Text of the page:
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New packaging makes it tough to be thrifty

I think I've found it! I've been looking for years for the worst possible job of packaging imaginable.

There are the impossible, oversized plastic encasements of electronic trivia. There are the salad dressing bottles with such narrow necks that the actual merchandise is caught in the bubble underneath. All summer we tackle both ketchup and mustard containers guaranteed to ruin our day and our clothing by inappropriate spouting from plastic containers, not where one wants the condiment, but where it is most inconvenient.

And then there is makeup, women's facial color that comes in bottles that defy emptying. The one I'm currently fighting with is wide at the bottom, and narrows to meet an ordinary lid. It looks tempting on the shelves. One picks it up and finds exactly the right color, pays a week's salary for it, brings it home and tries to use some of it. And what do you know? It doesn't pour. Cotton swabs do not reach the body of the remaining substance. Turning it upside down does no good, because the stuff does not move from the suspended bottom.

Deodorant has its own private form of torture. It dries out after a promise of a creamy rosy-smelling future. Suddenly the stuff is dry and drags on the flesh. It doesn't protect anything. You can almost feel the ingredients holding back their efficacy. ("No, go around smelly or buy more. It's up to you!")

You have to realize that I stomp on toothpaste tubes to get the last drop. Halfway measures are almost as frustrating as the original problem. Actually, toothpaste tubes in themselves are a culprit. It is very distressing to smell the minty stuff, wish it were in the mouth, see its tempting green and have no way to finish the tube before beginning a new one.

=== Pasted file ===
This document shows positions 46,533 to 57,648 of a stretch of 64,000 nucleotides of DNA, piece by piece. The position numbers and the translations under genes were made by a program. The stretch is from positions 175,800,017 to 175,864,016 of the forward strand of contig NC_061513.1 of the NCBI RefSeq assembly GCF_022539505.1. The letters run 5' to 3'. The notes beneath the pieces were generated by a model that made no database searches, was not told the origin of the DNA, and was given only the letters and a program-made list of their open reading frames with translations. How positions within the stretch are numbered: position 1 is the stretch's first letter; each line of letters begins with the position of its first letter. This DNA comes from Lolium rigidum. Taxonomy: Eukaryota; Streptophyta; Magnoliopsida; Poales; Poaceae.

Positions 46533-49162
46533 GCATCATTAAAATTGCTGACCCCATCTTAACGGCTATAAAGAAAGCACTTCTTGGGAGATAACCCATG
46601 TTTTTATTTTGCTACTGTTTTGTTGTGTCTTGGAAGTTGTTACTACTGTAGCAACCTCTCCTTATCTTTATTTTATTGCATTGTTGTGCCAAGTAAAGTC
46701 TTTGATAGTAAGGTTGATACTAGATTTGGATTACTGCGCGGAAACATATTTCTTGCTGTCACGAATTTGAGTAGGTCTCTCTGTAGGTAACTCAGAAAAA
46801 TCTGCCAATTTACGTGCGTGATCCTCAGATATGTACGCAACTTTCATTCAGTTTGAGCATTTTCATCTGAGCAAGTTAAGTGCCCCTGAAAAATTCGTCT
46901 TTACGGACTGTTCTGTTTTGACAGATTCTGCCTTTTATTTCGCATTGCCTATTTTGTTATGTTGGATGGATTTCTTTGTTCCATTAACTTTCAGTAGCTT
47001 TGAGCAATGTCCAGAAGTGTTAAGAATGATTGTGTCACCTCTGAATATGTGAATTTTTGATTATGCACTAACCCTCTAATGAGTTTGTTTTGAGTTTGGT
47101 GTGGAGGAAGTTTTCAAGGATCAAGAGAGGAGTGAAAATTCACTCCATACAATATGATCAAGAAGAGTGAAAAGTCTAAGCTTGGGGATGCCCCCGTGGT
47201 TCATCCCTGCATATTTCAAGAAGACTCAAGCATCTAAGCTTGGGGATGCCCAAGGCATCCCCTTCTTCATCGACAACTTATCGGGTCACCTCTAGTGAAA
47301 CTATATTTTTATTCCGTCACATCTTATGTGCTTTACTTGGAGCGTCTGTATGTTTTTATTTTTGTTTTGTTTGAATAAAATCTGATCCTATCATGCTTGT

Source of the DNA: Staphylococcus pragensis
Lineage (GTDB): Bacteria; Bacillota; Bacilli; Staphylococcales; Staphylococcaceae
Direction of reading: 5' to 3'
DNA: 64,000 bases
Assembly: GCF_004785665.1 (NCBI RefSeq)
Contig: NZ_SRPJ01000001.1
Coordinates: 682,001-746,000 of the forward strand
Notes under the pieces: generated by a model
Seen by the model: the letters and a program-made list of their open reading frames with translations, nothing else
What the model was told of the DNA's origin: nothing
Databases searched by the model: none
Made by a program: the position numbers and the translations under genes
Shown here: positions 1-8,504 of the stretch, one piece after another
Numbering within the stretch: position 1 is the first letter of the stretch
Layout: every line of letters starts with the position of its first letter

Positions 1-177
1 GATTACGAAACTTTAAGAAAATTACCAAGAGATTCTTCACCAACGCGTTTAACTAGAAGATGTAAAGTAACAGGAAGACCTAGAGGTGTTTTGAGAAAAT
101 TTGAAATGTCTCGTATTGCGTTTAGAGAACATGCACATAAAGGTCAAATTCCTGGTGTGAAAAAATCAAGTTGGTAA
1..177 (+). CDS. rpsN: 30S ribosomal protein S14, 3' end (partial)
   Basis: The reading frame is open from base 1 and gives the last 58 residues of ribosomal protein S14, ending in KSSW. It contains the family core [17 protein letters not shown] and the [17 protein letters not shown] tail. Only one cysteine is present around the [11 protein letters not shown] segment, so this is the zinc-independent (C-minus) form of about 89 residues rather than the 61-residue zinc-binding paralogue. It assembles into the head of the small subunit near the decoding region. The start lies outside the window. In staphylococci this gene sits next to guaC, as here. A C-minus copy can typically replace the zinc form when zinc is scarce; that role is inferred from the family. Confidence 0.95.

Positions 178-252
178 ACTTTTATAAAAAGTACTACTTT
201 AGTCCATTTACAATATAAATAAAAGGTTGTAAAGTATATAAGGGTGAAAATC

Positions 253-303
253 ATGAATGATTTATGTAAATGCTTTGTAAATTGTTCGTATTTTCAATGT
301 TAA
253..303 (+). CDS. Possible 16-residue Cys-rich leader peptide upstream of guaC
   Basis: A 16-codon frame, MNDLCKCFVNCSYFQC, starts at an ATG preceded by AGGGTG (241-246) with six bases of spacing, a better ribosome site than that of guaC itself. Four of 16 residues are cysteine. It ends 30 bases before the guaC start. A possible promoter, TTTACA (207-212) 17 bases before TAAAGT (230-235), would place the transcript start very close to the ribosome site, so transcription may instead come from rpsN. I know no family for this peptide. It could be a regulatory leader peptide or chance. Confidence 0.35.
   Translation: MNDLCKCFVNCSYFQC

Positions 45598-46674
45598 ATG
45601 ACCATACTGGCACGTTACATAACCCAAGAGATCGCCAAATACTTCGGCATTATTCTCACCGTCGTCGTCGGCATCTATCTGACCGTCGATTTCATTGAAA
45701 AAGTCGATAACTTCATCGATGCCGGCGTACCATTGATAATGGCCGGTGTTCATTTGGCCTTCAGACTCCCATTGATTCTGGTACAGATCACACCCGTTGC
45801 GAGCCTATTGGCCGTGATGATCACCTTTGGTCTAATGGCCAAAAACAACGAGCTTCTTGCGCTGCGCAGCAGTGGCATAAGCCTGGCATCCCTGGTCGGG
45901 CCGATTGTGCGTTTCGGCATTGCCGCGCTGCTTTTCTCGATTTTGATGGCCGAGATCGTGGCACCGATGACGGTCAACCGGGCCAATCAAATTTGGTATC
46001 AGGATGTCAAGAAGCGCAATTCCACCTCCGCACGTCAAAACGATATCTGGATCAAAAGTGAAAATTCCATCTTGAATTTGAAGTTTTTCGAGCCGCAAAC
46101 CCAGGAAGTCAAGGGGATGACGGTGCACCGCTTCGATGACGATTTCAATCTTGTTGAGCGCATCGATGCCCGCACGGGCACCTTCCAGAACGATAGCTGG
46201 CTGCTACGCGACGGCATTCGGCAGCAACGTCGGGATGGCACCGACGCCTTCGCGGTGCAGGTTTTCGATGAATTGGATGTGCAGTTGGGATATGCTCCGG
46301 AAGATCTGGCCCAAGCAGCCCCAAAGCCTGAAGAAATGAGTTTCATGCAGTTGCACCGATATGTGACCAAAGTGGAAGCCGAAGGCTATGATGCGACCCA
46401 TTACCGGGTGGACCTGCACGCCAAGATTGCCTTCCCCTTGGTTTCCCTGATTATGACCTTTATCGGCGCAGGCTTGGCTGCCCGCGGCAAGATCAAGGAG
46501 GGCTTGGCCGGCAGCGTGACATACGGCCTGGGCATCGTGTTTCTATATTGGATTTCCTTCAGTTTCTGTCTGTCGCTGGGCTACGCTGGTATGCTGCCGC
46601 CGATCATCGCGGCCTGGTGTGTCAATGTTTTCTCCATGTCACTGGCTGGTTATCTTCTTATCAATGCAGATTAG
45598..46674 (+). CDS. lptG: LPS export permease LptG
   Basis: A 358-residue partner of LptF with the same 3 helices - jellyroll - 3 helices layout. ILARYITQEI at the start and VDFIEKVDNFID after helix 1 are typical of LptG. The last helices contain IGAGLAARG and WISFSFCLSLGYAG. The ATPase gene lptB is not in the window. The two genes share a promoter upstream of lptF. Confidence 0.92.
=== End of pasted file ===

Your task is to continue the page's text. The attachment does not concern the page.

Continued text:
But the prize for the absolute worst job of packaging comes from a leading manufacturer of children's toothpaste. This stuff contains a gel that is excellent for dental health. It is ample in the amount supplied, and kids seem to like it well enough to use it -- if they could.

But this gel is packaged in a plastic container the shape of a bottle with an extremely narrow neck, an opening that one would expect on an easily squeezed tube. But easily squeezed it is not!

It is the texture of any secure plastic container, the same texture that holds and resists the pouring of ketchup and mustard, the texture commonly known as plastic. A tube it is not. The toothpaste comes in a generous amount, six ounces, for a generous price. The only hitch in this scenario is that the gel is virtually impossible to get out.

Total frustration. Imagine it is a school morning. The bus is coming, breakfast was late and Junior must brush his teeth and get out to the corner to catch the bus in five minutes. The plastic container has been squeezed to its limits. The container is still better than half full, and Junior has been well schooled in the wisdom of good dental care. The scenario is fodder for a total parental breakdown.

I suppose it is, indeed, the Great Depression that leaves me unable to waste anything. I reuse paper napkins, although I am generous in tossing out tissues. I insist on using the last drop of oleo in the carton. I keep fresh flowers until they are museum pieces, and never leave a penny at my feet.

And what does all of that thrift get me? Ulcers!

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Terri Mudd, who lives in Lewiston, finds it hard to use many of today's plastic containers.

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